FAIR CREDIT REPORTING ACT-SOVEREIGN IMMUNITY

September 15th, 2022 by Rieders Travis in Sovereign Immunity

Kirtz v. Trans Union LLC, 2022 U.S. App. LEXIS 23684 (3rd Cir. August 24, 2022) (Krause, C.J.)  There are profound implications to throwing open the doors to the United States Treasury, so before we do, we need to be sure that is what Congress intended. Here, the District Court dismissed Appellant Reginald Kirtz's lawsuit against the U.S. Department of Agriculture ("USDA") for alleged violations of the Fair Credit Reporting Act ("FCRA"), 15 U.S.C. § 1681 et seq, because it concluded the statute did not clearly waive the United States' sovereign immunity. The District Court was in good company, as the Courts of Appeals to have considered this issue are split down the middle, and until today, we had not yet spoken. But our best indicator of Congress's intent is the words that it chose, and in our view, the FCRA's plain text clearly and unambiguously authorizes suits for civil damages against the federal government. In reaching a contrary conclusion, the District Court relied on its determination that applying the FCRA's literal text would produce results that seem implausible.  That may be, but implausibility is not ambiguity, and where Congress has clearly expressed its intent, we may neither second-guess its…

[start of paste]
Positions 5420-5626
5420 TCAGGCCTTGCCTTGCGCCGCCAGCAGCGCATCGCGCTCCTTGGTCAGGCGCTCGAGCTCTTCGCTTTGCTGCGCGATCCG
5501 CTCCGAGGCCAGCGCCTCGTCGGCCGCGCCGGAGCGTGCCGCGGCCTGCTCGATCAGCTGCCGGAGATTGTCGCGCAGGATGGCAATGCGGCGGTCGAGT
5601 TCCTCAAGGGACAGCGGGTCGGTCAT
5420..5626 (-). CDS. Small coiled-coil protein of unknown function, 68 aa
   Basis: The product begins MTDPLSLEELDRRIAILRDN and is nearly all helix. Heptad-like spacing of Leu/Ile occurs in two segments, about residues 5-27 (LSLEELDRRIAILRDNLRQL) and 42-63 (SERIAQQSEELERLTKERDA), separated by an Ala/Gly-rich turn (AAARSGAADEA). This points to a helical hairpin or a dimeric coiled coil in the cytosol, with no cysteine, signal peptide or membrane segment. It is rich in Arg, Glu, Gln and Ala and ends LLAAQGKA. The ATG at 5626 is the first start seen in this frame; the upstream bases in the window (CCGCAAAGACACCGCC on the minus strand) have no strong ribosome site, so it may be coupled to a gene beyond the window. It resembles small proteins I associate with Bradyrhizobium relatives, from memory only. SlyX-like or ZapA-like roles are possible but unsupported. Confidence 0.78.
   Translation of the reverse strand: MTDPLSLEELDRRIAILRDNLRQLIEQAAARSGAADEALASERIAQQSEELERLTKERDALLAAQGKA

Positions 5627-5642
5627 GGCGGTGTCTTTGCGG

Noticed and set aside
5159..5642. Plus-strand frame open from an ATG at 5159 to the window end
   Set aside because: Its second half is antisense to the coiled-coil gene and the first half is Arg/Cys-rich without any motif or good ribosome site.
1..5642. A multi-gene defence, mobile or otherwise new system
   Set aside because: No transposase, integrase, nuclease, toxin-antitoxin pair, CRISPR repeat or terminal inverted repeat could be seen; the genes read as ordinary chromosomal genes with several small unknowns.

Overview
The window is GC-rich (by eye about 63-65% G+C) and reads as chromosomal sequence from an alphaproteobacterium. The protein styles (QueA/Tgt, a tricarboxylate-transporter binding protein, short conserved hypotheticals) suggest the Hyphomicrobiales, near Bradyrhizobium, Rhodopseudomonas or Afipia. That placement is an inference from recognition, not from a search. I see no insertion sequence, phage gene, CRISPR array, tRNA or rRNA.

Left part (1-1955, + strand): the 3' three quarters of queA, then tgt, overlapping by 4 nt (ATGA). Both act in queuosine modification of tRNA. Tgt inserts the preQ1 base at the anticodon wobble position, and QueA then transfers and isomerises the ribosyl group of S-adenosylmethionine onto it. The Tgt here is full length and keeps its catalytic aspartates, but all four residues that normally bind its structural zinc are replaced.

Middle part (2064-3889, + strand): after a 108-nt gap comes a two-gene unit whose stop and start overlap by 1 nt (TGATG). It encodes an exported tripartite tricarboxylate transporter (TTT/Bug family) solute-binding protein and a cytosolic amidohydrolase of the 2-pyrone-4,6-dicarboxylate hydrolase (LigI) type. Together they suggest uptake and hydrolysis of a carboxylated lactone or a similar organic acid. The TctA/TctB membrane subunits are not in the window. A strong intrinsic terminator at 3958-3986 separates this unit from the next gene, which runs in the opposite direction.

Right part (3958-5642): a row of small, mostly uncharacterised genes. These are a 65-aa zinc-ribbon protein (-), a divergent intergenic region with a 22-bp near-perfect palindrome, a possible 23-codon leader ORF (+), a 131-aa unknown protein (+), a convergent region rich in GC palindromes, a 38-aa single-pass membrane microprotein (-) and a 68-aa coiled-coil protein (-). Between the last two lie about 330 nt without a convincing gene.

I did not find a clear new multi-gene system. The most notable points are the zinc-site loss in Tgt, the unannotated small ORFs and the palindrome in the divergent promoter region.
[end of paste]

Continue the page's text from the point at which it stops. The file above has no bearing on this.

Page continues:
CONFLICTS OF LAW-CHOICE OF LAW-FOREIGN SOVEREIGN IMMUNITIES ACT

May 16th, 2022 by Rieders Travis in Sovereign Immunity

Cassirer v. Thyssen-Bornemisza Collection Found., 2022 U.S. LEXIS 2097, (S. Ct. April 21, 2022) (Kagan, J.)  Justice Kagan delivered the opinion of the Court. Under the Foreign Sovereign Immunities Act of 1976 (FSIA), 28 U. S. C. §1602 et seq., a foreign state or instrumentality is amenable in specified circumstances to suit in an American court. In this case, the plaintiffs brought such a suit to recover expropriated property. The question presented is what choice-of-law rule the court should use to determine the applicable substantive law. The answer is: whatever choice-of-law rule the court would use if the defendant were not a foreign-state actor, but instead a private party. Here, that means applying the forum State’s choice-of-law rule, not a rule deriving from federal common law. At issue is the ownership of an Impressionist painting depicting a Paris streetscape: Camille Pissarro’s Rue Saint-Honoré in the Afternoon, Effect of Rain. Pissarro’s agent sold the painting in 1900 to Paul Cassirer, a member of a prominent German Jewish family owning an art gallery and publishing house. Some quarter century later, Lilly Cassirer inherited the painting and displayed it in her Berlin home.…

Sovereign Immunity

July 23rd, 2019 by Rieders Travis in Sovereign Immunity